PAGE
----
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Airfares Are at a 7-Year Low, but Are You Getting a Deal?

With plummeting oil prices and high competition, you can book cheap flights, but there are some caveats.

U.S. News & World Report

Airfares Are at a 7-Year Low, but Are You Getting a Deal?

Passenger airplane flying above clouds at dusk.

How will lower flight prices affect your next travel experience?(Getty Images)

Airfare prediction app Hopper made headlines after forecasting that domestic flight tickets would dip by 12 percent from 2015 and fall to the lowest seasonal rates since 2009. For frugal fliers, there's an added bonus: Hopper's six-month price prediction shows average domestic round-trip airfare dipping to $207 in September and $206 in October. Prices aren't just declining for domestic trips: The Bureau of Labor Statistics found international flight fares declined by 15 percent in 2015.

Why the sudden price drop? Increasing industry consolidation, falling oil prices and a slew of extra fees for add-ons – for everything from seat assignments to priority boarding access to checked baggage – have enabled lower flight prices for consumers and airline revenue to skyrocket. In fact, the four biggest U.S. airlines (Delta, American, United and Southwest) collectively earned $3.9 billion in profits in the second quarter of 2016. And with growing competition from low-cost carriers such as Frontier Airlines and Spirit Airlines spurring major airlines to offer discounted rates, it's no wonder why fares are reaching seven-year lows. Still, with cramped seating and less legroom on new planes, and airlines offering less award travel availability to frequent jet-setters, travelers are starting to question whether they're really getting a bargain.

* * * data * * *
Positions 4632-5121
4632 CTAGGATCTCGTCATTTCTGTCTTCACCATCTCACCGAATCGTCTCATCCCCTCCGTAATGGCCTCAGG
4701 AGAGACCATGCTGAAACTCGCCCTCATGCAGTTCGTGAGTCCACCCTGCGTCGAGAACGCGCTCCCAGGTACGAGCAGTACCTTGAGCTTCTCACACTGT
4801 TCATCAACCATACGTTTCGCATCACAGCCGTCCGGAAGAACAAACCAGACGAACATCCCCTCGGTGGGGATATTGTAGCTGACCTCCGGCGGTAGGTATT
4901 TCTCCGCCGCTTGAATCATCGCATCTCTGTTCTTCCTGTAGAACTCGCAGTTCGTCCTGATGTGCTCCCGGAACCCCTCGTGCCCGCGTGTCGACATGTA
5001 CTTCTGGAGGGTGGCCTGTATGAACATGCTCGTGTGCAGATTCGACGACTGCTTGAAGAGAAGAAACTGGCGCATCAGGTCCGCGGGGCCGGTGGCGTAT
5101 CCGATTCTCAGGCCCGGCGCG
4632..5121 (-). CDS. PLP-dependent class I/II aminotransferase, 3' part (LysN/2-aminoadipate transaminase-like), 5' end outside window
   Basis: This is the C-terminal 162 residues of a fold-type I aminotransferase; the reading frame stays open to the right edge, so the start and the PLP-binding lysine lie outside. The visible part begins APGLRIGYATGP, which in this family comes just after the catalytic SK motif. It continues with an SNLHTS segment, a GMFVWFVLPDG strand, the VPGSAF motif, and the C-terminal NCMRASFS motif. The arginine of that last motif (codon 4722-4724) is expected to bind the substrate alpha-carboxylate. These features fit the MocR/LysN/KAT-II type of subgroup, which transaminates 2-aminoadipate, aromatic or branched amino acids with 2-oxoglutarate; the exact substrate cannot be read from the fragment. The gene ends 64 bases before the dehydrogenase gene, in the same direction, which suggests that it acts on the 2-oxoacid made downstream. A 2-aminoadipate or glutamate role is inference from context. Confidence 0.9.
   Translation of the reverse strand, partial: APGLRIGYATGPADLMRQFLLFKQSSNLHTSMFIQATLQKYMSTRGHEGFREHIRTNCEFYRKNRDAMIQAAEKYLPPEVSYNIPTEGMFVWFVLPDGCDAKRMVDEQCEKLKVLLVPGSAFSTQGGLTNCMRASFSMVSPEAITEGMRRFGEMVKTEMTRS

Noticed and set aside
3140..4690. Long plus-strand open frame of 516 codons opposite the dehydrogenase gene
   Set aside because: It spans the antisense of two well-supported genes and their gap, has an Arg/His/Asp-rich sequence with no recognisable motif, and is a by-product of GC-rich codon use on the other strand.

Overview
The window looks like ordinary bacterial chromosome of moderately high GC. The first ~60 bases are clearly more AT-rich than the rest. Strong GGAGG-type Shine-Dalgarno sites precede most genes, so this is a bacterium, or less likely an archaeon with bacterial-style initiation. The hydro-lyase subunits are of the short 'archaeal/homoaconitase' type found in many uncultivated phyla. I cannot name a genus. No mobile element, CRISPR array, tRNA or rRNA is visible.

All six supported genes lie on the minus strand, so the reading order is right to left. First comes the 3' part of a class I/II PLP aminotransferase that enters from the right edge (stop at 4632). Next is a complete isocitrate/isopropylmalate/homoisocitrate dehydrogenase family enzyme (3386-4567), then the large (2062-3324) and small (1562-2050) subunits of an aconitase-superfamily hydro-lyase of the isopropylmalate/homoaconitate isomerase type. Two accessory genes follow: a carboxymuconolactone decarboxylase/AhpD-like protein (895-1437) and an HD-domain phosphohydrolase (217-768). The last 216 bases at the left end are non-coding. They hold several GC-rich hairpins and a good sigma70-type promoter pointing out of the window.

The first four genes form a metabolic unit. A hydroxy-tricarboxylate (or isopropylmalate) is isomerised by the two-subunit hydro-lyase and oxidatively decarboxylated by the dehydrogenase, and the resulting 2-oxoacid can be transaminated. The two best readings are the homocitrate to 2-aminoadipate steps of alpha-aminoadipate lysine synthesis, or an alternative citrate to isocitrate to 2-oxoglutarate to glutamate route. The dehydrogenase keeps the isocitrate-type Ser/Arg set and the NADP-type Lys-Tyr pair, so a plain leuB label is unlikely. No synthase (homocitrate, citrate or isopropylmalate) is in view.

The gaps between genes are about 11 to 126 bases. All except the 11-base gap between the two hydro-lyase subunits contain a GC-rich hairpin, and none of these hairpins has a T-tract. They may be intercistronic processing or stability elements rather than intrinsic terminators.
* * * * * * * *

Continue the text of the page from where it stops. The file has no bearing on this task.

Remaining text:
While lower flight prices are great for your wallet, a flurry of questions surround the trend: Will rates climb again in the near future? Will a la carte pricing continue? And will the in-flight experience change for the better or worse? To break down the benefits and downsides of sky-high airline profits for travelers, U.S. News got the inside scoop from industry experts and analysts.

How Extra Fees and Other Factors Affect Airfare

It's important to think about airfare trends from a historical perspective, says Jason Clampet, co-founder and head of content at Skift, a travel research company. "Even if we think of all the fees that are added on, it's still historically cheap to fly," he says.

As Jay Sorensen, president of travel industry firm IdeaWorks, puts it: "I think consumers are getting a very good deal. And so are airlines." When you look at the price of airfare over time, it's a good value to the consumer. Unlike the years of economic strife for airlines in the wake of the terrorist attacks of Sept. 11, 2011, the industry's profits continue to climb, enabling investment in improved products and aircrafts.

And though ancillaries get a bad reputation, they create choice and prevent consumers from spending money on services they may have not wanted to begin with, Sorensen explains. "Prior to the arrival of a la carte pricing, every airline would feed everyone," he explains, but the reality is, only a portion of fliers wanted in-flight cuisine. And while low-cost carrier Spirit gets flack for its extra add-ons, its "Bare Fare," which excludes services such as onboard beverages, assigned seating and carry-on bags, incentivized major carriers to roll out a basic economy product. "Here you have an airline which some people like to vilify, and yet this airline is doing more for consumers to lower fares," he explains.